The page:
A year in books, Sarah Tolmie in Strange Horizons, and looking forward.
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The Monthly Aqueduct

2016 is at long last coming to an end, and probably none too soon. However, we're aware of the lessons learned and the challenges to come, and look forward to 2017 with determination. Meanwhile, here's a look at our year in books.
Taking Back the Narrative
Last month's election results sparked a myriad emotions and thoughts, many of which we in the feminist sf/f community are still trying to make sense of and shape into a plan for the times ahead. Aqueduct author Andrea Hairston, whose novel Will Do Magic for Small Change we published earlier this year, has contributed to our blog with her energising thoughts and literal call to action.

"In the weeks since the presidential election, I have spoken to many artists who worry that they are insignificant in these trying times. In the furor of the moment, we might forget that democracy requires citizens who understand the narratives of their nation, of the world.
The Hopi say: the one who tells the stories rules the world."

Read her invitation to buy a book and the many reasons to do so here.

Meanwhile, in "What now? A Parent in Dismay," author and activist Kristin King calls for the importance of intersectionality and open and democratic organizing.

"We organize. As in, build organizations that can sustain our momentum and carry our positive visions forward for the next hundred years. That’s it. Everything feels hard right now, and it is. People will suffer. A lot. But we keep on going.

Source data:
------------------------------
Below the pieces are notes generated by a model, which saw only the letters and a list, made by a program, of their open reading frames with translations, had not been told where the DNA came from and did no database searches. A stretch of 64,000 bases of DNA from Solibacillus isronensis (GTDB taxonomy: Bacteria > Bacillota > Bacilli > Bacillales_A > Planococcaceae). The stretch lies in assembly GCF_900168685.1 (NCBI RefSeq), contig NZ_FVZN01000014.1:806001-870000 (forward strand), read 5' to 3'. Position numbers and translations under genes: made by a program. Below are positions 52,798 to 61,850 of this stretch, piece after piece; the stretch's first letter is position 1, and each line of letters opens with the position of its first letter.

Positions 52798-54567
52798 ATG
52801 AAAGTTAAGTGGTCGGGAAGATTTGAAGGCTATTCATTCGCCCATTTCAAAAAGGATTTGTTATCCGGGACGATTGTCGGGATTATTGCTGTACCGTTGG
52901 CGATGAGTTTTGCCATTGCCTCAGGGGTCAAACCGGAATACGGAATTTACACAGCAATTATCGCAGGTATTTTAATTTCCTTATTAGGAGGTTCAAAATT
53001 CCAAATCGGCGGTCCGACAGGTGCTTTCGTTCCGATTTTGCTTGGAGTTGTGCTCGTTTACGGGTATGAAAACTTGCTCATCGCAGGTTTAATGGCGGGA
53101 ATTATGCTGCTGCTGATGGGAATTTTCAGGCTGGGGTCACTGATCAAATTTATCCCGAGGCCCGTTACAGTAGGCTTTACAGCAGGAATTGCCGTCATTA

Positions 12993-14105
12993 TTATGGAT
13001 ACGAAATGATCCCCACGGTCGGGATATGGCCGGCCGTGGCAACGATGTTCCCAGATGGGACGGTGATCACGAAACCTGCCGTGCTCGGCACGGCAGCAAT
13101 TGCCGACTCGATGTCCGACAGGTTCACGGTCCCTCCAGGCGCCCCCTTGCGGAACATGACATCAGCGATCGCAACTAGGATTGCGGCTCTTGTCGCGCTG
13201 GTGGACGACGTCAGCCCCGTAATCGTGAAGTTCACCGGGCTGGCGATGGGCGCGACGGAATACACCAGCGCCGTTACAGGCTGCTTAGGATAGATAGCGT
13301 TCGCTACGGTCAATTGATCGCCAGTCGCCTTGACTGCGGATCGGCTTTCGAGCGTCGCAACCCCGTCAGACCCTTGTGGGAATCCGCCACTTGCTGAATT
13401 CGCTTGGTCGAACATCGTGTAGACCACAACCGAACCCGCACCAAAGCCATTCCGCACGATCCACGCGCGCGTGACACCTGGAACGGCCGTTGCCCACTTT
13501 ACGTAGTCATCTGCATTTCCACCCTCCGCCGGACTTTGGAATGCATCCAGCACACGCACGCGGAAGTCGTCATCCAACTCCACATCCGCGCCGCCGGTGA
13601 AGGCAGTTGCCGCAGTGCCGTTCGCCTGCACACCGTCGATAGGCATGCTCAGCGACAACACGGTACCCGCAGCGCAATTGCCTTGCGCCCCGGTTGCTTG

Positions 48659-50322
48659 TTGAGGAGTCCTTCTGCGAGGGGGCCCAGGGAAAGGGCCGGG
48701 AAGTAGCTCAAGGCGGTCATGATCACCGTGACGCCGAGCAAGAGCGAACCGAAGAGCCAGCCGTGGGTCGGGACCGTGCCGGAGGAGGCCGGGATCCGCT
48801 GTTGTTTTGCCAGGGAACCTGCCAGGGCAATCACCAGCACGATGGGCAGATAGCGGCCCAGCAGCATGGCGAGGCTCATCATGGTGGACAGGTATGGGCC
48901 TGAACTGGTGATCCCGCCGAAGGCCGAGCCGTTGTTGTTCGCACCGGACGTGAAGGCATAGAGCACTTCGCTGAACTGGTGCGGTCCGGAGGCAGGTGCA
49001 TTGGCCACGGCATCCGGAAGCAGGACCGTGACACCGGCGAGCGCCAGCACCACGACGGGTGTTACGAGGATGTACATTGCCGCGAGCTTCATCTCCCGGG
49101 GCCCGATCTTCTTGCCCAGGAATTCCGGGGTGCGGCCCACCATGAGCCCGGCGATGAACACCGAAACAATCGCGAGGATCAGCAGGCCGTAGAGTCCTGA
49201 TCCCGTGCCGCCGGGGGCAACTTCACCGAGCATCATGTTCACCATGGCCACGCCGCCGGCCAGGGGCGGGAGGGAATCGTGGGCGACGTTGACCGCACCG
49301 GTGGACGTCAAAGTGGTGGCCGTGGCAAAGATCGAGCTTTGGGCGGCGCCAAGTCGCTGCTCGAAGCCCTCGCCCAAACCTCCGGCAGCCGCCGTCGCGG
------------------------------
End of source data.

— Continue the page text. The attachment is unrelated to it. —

And then we win."

Aqueduct publishing director Timmi Duchamp, whose novel The Waterdancer's World is just out, has written several aftermath posts, looking at buzzwords like "echo chamber" and "media bubble" and noting their origins in the usages of big data by corporate interests; elsewhere, she reflects on the moral value of human life as intertwined with environmental disaster.

"I suppose the reason so many people like watching cop shows and reading murder mysteries is because they tend to portray the dominant outcome as a moral triumph, which, when we're reading, we're desperately hoping for. Hence the embrace of words like "Good Guys" and "Bad Guys." In real life, the institutions of law enforcement are only occasionally interested in working for moral (recently designated "social") justice, and the people who call themselves "Good Guys" are able to use the narrative designation to deceive themselves."
Sarah Tolmie at Strange Horizons

Cover image of TWO TRAVELERSLast week's issue of Strange Horizons included a triple appearance of our author Sarah Tolmie. You can read or listen to "The Dancer on the Stairs," one of the two short stories that make up her latest book, Two Travelers. Molly Katz's review of it is also available, as well as Maureen Kincaid Speller's interview with Sarah, featuring her thoughts on the Medieval text Piers Plowman and a discussion of her two previous titles: The Stone Boatmen (2014, William L. Crawford Award finalist) and NoFood (2014). In the interview, Sarah muses: